When Raphael (4-year-old son) was born, my sister Rachelle bought me The American Academy of Pediatrics Caring for your Baby and Young Child – Birth to Age 5. An invaluable resource, the Fever chapter is particularly well worn because kids tend to have fevers in multiples and in the early years it’s a worry.
When first reading over the section on febrile seizures I was like: Excuse me? He could what if the fever spikes? No way. I wouldn’t be able to deal with that. But it won’t happen.
As my previous entry shows, it did happen and I did deal without freaking too severely. However, the most terrifying moments of my life used to be those sandwiched between first hearing the air raid sirens start up and feeling missiles thud into Tel Aviv in 1991. Rapha’s seizure night has been added to the list.
After a day of up and down fever and incessant vomiting, mother’s instinct awakened me at 03:00 to find a sweating and shivering Rapha beside me in bed. With an armpit temp of 103.5 F/39.72 C, I administered a fever reducer and applied cold wet compresses to cool him off. We spoke softly and even chuckled over the kitty’s attempts at sneaking beneath the blanket. Then, without warning, his eyes rolled back and he began convulsing and gurgling as his tongue blocked his airway.
I screamed for Tonny to call an ambulance, grabbed a phone to call myself and watched in horror and desperation as the most precious person in my life flailed and struggled to breathe. As I took instructions from the ambulance dispatch, I dressed, threw underwear and clothing for Rapha into a bag and then whispered “I love you” into his ear when he lapsed into unconsciousness a few moments later.
Rapha came to in the emergency room of Tel Aviv’s Sourasky Medical Center and was admitted to the children’s ward after blood and urine samples were drawn and vitals and a chest x-ray taken. His temperature was registered at 41.2C/106 Fahrenheit.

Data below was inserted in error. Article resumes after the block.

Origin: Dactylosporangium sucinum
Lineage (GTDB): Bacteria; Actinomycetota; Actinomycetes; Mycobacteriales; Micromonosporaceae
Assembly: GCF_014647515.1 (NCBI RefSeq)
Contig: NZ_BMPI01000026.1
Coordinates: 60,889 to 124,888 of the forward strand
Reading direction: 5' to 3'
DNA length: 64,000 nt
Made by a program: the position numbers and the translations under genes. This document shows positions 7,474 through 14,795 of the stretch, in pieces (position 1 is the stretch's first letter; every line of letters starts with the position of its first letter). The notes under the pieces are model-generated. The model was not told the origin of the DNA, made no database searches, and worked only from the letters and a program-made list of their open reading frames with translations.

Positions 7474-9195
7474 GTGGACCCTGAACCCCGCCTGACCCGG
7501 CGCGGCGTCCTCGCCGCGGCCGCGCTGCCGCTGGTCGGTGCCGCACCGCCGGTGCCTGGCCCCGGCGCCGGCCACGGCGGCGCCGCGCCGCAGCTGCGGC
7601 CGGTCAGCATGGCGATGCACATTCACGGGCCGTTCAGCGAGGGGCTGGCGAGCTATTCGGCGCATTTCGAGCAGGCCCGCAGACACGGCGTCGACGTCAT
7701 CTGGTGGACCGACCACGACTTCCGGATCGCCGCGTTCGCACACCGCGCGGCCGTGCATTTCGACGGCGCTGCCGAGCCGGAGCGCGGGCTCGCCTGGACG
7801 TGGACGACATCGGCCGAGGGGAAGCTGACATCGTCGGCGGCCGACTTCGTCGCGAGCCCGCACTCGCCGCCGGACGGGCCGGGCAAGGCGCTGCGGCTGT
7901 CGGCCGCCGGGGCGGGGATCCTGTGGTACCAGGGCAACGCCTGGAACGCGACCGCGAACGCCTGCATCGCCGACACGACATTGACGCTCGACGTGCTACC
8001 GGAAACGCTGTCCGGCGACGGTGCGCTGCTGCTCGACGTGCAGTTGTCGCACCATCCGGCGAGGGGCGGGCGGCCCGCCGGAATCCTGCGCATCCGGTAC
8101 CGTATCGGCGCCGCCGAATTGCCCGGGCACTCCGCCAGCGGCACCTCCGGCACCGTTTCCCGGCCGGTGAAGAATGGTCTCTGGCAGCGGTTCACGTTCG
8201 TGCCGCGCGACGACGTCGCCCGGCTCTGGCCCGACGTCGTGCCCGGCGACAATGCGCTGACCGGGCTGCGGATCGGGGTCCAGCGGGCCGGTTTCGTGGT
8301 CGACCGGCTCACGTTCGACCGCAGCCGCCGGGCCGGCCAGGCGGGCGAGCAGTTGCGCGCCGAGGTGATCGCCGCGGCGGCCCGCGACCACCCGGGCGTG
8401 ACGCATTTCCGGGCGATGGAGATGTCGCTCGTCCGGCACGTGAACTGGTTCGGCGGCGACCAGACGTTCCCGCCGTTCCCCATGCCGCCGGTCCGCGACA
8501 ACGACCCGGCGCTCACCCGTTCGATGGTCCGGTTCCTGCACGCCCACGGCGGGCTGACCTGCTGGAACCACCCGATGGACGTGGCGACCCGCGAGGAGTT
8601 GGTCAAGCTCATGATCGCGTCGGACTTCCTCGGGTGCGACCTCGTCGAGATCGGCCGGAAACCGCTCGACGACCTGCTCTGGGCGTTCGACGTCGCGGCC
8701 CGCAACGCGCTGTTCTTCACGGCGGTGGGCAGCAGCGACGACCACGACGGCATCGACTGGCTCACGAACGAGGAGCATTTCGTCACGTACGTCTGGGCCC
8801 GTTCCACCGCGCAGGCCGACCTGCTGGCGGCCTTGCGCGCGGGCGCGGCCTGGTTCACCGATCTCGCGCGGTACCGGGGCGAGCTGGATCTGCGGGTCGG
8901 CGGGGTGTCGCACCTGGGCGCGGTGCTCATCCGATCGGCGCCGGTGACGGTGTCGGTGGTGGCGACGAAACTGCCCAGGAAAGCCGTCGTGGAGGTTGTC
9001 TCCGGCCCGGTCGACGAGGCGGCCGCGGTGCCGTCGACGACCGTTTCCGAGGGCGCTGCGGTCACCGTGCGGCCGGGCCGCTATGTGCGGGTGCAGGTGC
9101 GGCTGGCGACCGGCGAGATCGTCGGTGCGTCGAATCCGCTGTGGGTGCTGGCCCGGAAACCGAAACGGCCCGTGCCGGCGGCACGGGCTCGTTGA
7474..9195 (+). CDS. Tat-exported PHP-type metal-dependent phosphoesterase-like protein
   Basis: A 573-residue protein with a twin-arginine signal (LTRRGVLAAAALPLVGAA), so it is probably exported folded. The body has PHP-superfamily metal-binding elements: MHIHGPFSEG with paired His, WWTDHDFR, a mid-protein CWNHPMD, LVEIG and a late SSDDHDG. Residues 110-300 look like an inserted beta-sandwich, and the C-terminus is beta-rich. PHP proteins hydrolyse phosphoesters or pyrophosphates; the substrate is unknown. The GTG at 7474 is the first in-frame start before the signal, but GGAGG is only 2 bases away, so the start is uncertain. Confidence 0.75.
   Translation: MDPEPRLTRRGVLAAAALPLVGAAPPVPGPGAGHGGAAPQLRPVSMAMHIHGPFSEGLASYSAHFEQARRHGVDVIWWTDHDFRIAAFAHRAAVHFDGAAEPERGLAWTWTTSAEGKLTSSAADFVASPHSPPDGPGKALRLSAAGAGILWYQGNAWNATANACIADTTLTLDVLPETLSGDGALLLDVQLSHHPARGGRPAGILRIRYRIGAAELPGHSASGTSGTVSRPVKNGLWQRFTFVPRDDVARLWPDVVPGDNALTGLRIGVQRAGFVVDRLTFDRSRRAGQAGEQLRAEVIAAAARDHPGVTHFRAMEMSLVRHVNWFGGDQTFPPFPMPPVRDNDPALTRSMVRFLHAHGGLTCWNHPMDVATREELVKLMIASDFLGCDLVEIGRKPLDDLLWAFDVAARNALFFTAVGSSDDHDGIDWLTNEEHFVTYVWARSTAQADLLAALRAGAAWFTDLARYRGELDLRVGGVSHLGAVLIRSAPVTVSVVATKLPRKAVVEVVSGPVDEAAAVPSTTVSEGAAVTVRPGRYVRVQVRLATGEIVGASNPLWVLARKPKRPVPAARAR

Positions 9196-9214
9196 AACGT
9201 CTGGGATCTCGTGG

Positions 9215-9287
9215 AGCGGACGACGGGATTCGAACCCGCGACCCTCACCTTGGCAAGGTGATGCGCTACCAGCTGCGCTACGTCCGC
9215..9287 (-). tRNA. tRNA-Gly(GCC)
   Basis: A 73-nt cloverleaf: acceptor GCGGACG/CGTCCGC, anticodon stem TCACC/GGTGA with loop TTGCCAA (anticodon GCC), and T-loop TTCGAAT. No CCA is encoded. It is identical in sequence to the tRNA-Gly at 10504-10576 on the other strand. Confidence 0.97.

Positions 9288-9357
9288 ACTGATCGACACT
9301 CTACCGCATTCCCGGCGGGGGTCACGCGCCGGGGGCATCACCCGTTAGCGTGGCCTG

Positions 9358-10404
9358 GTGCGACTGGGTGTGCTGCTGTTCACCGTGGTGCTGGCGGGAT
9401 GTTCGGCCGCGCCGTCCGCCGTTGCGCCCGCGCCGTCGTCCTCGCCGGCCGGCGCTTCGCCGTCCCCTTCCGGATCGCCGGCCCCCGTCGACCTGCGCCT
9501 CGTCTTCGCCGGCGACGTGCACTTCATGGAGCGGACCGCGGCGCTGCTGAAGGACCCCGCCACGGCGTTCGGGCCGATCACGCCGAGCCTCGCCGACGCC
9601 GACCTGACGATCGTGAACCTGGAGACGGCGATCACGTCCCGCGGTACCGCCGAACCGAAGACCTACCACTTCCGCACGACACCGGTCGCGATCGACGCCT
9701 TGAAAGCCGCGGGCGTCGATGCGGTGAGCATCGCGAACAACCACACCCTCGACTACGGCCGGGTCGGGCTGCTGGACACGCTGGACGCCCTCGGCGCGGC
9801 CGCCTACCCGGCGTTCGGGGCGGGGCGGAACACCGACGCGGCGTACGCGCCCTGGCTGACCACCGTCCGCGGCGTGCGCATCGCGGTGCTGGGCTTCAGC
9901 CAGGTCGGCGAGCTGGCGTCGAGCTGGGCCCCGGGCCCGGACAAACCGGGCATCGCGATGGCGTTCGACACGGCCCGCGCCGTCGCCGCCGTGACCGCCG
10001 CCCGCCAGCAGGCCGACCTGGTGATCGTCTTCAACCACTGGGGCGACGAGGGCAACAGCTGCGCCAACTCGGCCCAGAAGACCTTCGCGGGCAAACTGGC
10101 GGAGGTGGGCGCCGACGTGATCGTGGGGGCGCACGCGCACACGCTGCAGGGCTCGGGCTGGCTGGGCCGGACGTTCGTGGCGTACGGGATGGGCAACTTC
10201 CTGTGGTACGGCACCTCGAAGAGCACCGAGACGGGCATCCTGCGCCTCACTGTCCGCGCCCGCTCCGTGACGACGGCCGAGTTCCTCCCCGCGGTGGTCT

As a parent this was the hardest thing I’ve endured thus far. I get weepy when the images flash through my mind and I experience anew the comprehension of my son’s (and my own) mortality. Rapha is home now and a virus has been deemed the culprit. His threshold for fever treatment has been lowered meaning in common-speak that he needs swift treatment when the fever starts. Medically it isn’t as horrible as it sounds; personally, it is.
A few bits of information, factoids and things learned to pass along:
- 2% of children under age 5 experience febrile seizures. The general rule is one seizure per bout of illness; More frequent seizures may signal a more serious condition. Normal range seizures last for several minutes max
- If a child is seizing, ensure his/her head and body are safe from hard or sharp objects but don’t attempt to hold the child down or stop the convulsions – a fracture may result.
- NEVER put anything – especially a finger – into a seizing child’s mouth. You WILL lose it as the biting down instinct is particularly strong during episodes. DO, however, move the child’s head to the side so that the tongue falls sideways away from the throat and saliva doesn’t block the airways
- Underarm temperature taking is inaccurate. For a good reading purchase a high end digital ear instrument or use the standard under-the-tongue or rectal modes
- When sponge bathing a child to bring down a fever make sure the water is warm. Overly cold temps will cause chills in turn signaling the body to raise temps even higher
- If a feverish child has a vacant, “zombie” look in his/her eyes or begins talking or behaving in bizarre fashion seek medical help right away
- Try not to panic. Your child needs you to be calm and be there for him or her.
- Note the time so you’re aware of how long the seizure lasted
Good health to us all